Experience is what makes a good guide, not courses. That’s what separates it from more mainstream jobs. Those who aspire to become guides will do anything they can to gain it; hundreds of personal ski trips, volunteering to lead trips with the Alpine Club of Canada, working at ski lodges chopping wood, shoveling snow and washing dishes for free as practicum students (aka powder slave) just for the opportunity to work with a professional ski guide.
The next year I did just that. I moved to Golden, BC got a job as waiter at the local diner and started building my backcountry resume. It was the words of a red bearded fellow from Wyoming whom I randomly met skiing one day that year, which would forever change the way I thought. He had asked me a few questions, in a thick surfer-dude accent (where ‘bro’ short for ‘brother’ is pronounced ‘bra’) about myself and the direction I was headed. I explained to him my decision to leave computer science to become a ski guide and he said: “You know Ali, you can do anything you want as long as you have the desire…everyone wants something, but to desire something is completely different. If you desire it you will go after it with all that is in you and there will be no stopping you.”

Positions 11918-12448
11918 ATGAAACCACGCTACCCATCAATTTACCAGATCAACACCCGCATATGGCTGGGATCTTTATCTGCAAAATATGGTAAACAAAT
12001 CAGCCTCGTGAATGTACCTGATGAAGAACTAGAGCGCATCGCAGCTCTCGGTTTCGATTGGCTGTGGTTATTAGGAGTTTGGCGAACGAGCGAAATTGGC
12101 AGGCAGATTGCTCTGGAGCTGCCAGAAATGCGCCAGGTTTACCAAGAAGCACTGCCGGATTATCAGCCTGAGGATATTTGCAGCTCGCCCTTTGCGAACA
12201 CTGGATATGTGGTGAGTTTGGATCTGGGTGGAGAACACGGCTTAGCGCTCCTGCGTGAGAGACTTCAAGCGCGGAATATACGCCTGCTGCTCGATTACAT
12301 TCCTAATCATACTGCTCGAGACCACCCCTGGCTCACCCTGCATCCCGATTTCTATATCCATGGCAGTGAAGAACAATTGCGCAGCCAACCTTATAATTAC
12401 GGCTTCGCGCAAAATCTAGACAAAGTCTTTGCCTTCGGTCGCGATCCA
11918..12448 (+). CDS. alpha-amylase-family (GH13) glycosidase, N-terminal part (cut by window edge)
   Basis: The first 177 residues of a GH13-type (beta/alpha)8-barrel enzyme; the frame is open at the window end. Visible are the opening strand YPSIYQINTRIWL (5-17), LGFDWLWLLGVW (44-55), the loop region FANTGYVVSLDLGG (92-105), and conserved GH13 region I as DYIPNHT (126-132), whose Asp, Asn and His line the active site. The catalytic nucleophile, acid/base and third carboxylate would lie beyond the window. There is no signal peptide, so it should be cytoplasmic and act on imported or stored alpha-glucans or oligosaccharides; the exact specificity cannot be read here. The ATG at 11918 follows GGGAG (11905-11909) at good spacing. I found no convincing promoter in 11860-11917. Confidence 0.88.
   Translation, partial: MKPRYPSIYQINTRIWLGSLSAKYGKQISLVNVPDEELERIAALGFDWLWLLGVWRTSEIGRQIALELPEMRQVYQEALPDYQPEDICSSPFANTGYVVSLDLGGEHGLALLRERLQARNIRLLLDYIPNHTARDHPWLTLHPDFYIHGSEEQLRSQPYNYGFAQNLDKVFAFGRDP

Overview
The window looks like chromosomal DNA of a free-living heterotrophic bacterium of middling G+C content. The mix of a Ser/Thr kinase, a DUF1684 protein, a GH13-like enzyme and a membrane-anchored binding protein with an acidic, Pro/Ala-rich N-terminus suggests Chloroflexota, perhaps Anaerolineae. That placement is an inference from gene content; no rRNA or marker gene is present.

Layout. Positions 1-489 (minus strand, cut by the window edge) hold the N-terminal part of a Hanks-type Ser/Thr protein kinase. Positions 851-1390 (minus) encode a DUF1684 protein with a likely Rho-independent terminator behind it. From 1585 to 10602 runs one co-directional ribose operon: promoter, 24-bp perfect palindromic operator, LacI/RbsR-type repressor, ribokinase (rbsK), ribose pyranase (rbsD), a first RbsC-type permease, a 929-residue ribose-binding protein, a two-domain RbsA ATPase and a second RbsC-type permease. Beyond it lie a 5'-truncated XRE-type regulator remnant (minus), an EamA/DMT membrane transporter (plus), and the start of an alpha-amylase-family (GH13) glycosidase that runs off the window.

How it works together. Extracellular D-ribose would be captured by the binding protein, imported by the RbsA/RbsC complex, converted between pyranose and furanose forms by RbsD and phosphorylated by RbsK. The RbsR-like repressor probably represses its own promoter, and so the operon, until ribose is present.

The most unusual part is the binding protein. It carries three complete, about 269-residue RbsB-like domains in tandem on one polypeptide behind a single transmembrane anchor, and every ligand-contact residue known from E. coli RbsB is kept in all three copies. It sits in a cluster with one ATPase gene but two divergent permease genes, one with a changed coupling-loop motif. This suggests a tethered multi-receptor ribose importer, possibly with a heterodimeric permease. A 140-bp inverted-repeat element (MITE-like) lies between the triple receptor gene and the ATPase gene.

When most people went out of their way to express the difficulty of the road I was on, his words were the exact opposite.
That spring I re-took the CSGA exam and passed. Unfortunately, the CSGA I learned was only recognized by a handful of ski guiding (mostly cat-skiing) operations, all of which rejected me year after year of applying. If I wanted to be recognized by all operations (heli-skiing and cat-skiing) in Canada I would need to be accredited by the Association of Canadian Mountain Guides (ACMG).